Voting Our Conscience in 2020: How Do the Candidates Align With CST?

Desmond Silveira
4 min readMay 16, 2019


Recently, Peter Wolfgang published his rundown of 2020 candidates on Wolfgang states that there are now 24 candidates in the race, offers a short critique nine candidates, and throws his full support towards Donald Trump, arguing that Trump is the most sensible candidate for the Catholic voter. Though I agree with most of the facts that he presents I must largely disagree with his strategy and conclusion.

What most voters often forget is that our U.S. president isn’t determined by a single, nationwide election but by 51 separate elections at the state level and in D.C. In most of these elections, the political leaning is so one-sided, that a voter could vote for any candidate they choose and have no chance at having any impact in determining the winner of the election. In fact, in 2016, only eleven states were considered swing states and that is using a very generous definition of swing state; even among most of those states, one of the major parties had a much higher likelihood of winning than the other.

For most states, an individual’s vote will have no chance to impact the result of the election. Because of this, the voter has the freedom to vote for whichever candidate best represents the voter’s values, regardless of the candidate’s chance of winning. I argue that not voting for this candidate is a waste of the voter’s vote. When a vote has no chance at determining the winner, it still has substantial value; it signals to the society what the voter’s values are and forces the society to acknowledge those values. Contrarily, settling for the lesser of two evils disguises one’s values and conveys far less.

Wolfgang argues that the Democratic candidates are unworthy of a Catholic’s vote, because of their stances on social issues. I don’t disagree with him at all here. However, what Wolfgang fails to recognize is that there are substantially more candidates than the 24 he cites in his article. At the time of this writing, there are 723 candidates that have filed to run. No reasonable person will evaluate all 723 candidates in order to decide who to vote for. Many people will use political party as a proxy for their values to avoid this. I contend that a better alternative is to look at the candidates, from all parties, listed on Wikipedia. Wikipedia adheres to a standard of notability that is inclusive of more than the two major parties, but includes candidates still notable enough that they will likely show up on your ballot.

Wolfgang, after comparing Trump to the Democrats and Bill Weld, concludes that Trump is the best choice, but let’s look at candidates outside of the two major parties.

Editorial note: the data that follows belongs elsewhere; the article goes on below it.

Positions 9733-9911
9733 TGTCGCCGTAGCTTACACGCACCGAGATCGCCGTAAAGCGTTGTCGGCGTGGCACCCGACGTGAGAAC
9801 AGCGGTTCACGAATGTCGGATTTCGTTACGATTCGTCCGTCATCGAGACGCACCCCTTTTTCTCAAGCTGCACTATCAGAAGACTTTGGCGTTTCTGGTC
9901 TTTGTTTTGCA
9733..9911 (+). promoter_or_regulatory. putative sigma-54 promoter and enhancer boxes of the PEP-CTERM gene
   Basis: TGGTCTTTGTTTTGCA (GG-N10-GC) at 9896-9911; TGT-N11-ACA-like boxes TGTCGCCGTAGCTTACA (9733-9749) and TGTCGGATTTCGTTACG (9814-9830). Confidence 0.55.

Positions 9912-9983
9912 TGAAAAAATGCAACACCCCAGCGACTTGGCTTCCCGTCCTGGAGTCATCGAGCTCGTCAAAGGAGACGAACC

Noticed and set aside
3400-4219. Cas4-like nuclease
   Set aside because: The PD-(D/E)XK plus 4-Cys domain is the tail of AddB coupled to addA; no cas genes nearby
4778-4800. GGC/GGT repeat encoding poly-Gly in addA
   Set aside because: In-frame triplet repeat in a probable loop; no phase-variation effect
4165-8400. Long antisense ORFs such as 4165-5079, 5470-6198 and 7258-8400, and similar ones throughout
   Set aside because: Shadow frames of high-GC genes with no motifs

The Libertarian Party currently has anti-war activist Adam Kokesh, John McAfee, founder of McAfee, Inc., performance artist Vermin Supreme, and former Libertarian Party officer Arvin Vohra. Supreme is a joke candidate and makes a good protest vote but nothing more. Kokesh served in Iraq, and after the war ended became active in the anti-war movement. He is personally against abortion but doesn’t favor making it illegal. McAfee and Vohra are more typical libertarians being against regulation including on social issues that should be important to the Catholic voter, such as abortion.

The Green Party only has one declared candidate that meets the Wikipedia notability standard. That candidate, board of education member Dario Hunter, is an openly gay, Muslim-born lawyer who converted to Judaism and has been ordained a rabbi. He wants to ensure that the “voices of the marginalized and disenfranchised” are heard, create a single-payer “Medicare for all” health-care system, shut down most overseas military bases, and increase spending on education. The economic policies correlate well with the values of Catholic Social Teaching; however, the Green Party has always been unsupportive of the social values of CST. Like the Democratic Party, the Green Party seems to have only gotten more extreme in their support for abortion and the liberal social agenda. I have no indication that Hunter is any different in this regard.

Independent Ronnie Kroell who is a gay fashion model and actor has declared his candidacy for president. Kroell offers no political positions on his website, which to me would indicate that he’s in it for publicity more than advocacy. I see no reason that a Catholic would support him.

Lastly, but certainly not least are teacher Brian T. Carroll, political activist Joe Schriner, and Jeopardy! College Championship finalist Joshua Perkins of the American Solidarity Party. All three call for a respect for human life from conception to natural death, a need for us all to take care of each other, a need to take care of our environment, and promotion of a more peaceful world. This advocacy aligns perfectly with Catholic Social Teaching, making them a much more conscientious vote than one for Donald Trump. Carroll is an evangelical Christian that has done a lot of missionary work and travel abroad, including South America, China, and Europe. He spent many decades teaching middle school in a low-income area of California’s Central Valley. Schriner, a devout Catholic, spent much of his time as a journalist traveling 250,000 miles over the past 24 years doing research across the United States and advocating for policies aligned with CST. Perkins brings his data and statistical skills that he has developed as a professional actuary and applies those skills toward public policy.

All three American Solidarity Party candidates are more than worthy of the Catholic vote, and if you don’t live in a swing state, you have nothing to lose by voting for any one of them.



Desmond Silveira

Software engineer. Husband. Father. Devotee of solidarity.